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Political scientists cite his personal attributes and exposure to the proletariat as synergistic in the formation of his doctrine. What particular experiences in Mao Zedong's formative years influenced his brand of Communism? I'm asking for specific events he witnessed as a youth and people who shaped his ideology.

  • What do you mean by "witnessed as a youth" in this question? – KorvinStarmast May 7 '17 at 23:30
  • Please cite the political scientists; context would help significantly. – Mark C. Wallace May 8 '17 at 1:20
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When Mao was a young man in 1927, the Nationalist government cracked down on the Communists, who, up to that time, had been regarded as "fellow travelers." The crackdown was particularly successful in the cities, where people were concentrated, and could be easily rounded up and arrested. It caught Mao in the countryside, but he managed to escape from his captors, run to the hills, and rally surviving peasants. This experience helped convince him that the road to a successful revolution in China lay with the peasantry and not with city dwellers.

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    Interestingly, in Russia it was the exact opposite process - the communists first tried to appeal to badly suppressed peasants and organize uprisings. The uneducated peasants didn't want to follow them and would often betray them to the government. In the end the communist decided that change is only possible with the literate population and addressed the (relatively small) working class instead. – Wladimir Palant Oct 12 '11 at 14:20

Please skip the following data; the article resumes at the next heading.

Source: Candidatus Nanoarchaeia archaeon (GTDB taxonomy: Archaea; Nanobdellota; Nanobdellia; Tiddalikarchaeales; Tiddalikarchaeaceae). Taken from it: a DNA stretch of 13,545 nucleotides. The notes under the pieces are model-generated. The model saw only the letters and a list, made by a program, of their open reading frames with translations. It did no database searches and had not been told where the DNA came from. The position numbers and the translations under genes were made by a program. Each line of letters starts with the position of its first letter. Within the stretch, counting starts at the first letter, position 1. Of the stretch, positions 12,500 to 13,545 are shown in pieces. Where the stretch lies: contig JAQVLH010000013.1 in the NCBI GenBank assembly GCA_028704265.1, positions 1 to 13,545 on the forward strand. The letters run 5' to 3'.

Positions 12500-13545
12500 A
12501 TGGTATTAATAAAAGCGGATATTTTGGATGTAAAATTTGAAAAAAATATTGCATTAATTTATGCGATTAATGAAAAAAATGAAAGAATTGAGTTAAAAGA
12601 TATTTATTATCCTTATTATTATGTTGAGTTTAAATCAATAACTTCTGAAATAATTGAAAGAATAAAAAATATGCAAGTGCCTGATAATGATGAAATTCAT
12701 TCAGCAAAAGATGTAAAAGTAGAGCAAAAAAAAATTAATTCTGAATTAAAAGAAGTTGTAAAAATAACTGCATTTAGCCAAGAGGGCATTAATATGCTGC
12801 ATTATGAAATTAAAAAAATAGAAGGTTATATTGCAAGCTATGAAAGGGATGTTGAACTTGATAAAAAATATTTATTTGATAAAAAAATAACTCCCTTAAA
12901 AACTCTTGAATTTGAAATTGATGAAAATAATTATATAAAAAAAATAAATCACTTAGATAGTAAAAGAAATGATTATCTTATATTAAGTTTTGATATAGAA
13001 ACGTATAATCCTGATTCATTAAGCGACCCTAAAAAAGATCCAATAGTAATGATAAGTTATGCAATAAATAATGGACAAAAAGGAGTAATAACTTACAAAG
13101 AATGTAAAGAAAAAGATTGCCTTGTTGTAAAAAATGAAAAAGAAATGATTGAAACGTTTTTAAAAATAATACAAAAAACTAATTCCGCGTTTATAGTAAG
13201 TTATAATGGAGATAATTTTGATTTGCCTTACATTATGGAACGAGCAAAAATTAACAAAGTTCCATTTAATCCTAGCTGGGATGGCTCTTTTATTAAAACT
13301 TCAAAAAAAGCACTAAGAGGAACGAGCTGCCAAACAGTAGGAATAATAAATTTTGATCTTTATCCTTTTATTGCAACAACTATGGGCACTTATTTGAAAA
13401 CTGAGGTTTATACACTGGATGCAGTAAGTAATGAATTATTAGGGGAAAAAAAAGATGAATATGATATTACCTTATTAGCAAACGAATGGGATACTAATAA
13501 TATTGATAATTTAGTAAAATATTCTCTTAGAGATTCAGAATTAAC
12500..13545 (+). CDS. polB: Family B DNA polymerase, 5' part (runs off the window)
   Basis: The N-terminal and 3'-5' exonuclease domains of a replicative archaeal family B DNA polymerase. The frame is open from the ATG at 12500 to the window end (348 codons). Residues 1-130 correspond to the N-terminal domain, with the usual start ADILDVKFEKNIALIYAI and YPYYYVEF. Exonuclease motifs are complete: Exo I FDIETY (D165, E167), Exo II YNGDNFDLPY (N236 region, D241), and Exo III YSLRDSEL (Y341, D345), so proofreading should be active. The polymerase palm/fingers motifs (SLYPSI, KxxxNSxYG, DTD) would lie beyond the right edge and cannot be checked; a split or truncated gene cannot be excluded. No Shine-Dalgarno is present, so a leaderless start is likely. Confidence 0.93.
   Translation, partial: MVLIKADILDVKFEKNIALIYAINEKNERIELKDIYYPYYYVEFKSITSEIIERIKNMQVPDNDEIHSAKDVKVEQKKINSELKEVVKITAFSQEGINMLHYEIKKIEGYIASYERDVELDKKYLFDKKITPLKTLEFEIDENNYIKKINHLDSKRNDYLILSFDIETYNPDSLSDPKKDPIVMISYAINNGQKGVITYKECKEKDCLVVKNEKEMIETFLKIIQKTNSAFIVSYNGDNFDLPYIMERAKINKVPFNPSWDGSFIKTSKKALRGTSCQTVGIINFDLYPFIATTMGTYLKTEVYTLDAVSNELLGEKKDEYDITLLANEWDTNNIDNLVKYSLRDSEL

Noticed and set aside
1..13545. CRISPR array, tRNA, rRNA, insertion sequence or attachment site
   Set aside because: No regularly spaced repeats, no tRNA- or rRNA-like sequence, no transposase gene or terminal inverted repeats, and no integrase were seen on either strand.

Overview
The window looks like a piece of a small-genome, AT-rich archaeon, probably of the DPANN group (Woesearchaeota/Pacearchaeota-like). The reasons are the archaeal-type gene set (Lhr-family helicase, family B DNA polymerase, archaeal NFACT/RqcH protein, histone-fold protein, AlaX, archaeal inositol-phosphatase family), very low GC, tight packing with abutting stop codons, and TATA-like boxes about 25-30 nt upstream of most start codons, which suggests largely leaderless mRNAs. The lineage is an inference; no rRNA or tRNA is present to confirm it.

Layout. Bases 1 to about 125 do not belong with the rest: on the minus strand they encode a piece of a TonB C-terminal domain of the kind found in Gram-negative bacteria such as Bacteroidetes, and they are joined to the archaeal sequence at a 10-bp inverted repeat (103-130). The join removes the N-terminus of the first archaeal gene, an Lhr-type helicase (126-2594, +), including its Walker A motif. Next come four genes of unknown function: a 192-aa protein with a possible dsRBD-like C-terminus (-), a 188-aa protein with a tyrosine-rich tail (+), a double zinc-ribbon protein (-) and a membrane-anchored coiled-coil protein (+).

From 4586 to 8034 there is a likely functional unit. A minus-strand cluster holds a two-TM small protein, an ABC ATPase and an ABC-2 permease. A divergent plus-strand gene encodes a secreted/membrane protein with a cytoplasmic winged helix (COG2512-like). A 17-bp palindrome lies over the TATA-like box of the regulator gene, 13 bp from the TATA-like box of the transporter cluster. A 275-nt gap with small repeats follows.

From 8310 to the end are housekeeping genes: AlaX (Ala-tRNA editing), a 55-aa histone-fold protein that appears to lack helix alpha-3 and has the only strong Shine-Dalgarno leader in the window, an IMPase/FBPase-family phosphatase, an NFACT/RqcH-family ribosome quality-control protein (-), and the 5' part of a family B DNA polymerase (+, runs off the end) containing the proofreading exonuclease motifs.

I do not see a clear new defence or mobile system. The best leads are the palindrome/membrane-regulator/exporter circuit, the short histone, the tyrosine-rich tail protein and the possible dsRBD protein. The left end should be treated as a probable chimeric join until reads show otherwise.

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    This is much the same as what I learned in a History of Modern China course, mostly Mao shunned cities and stayed in the countryside rallying the peasants to him to fight the government. Although some of his politics at the time seemed kind of sketchy, he never seemed a reliable Communist Cadre but in many ways was more an opportunist. – MichaelF Nov 2 '11 at 17:01
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    Basically, Mao didn't "follow the book," but rather created his own brand of Communism. – Tom Au Nov 2 '11 at 17:08
  • Yes, agreed. That seems to have been his road towards the Cult of Mao and his continual cry of "I'll take it to the people" when he did not get his way. – MichaelF Nov 7 '11 at 12:54
  • @MichaelF: Did you do your History of Modern China course at Yale? Was your professor Spence? Those were mine. – Tom Au Apr 26 '12 at 13:58
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Good question although I think an anthropologist could raise better ones.

Mao was exposed to nationalist propaganda, learned China's humiliation in the hands of foreign powers when he was a teen, and he became a nationalist (not the party) ever since. His overwhelming desire was to make China strong and respectable again. This desire resonated with almost every Chinese revolutionists. Communism to Mao as well as the other Chinese communists was only the means, not the end; the October Revolution pointed out the way to success.

Mao was a well-to-do peasant's son. He started his career from the very bottom sphere of the society, had intimate knowledge of the downtrodden, and shared deep sympathy with those who envied and resented China's elites. (See Snow's Red Star Over China)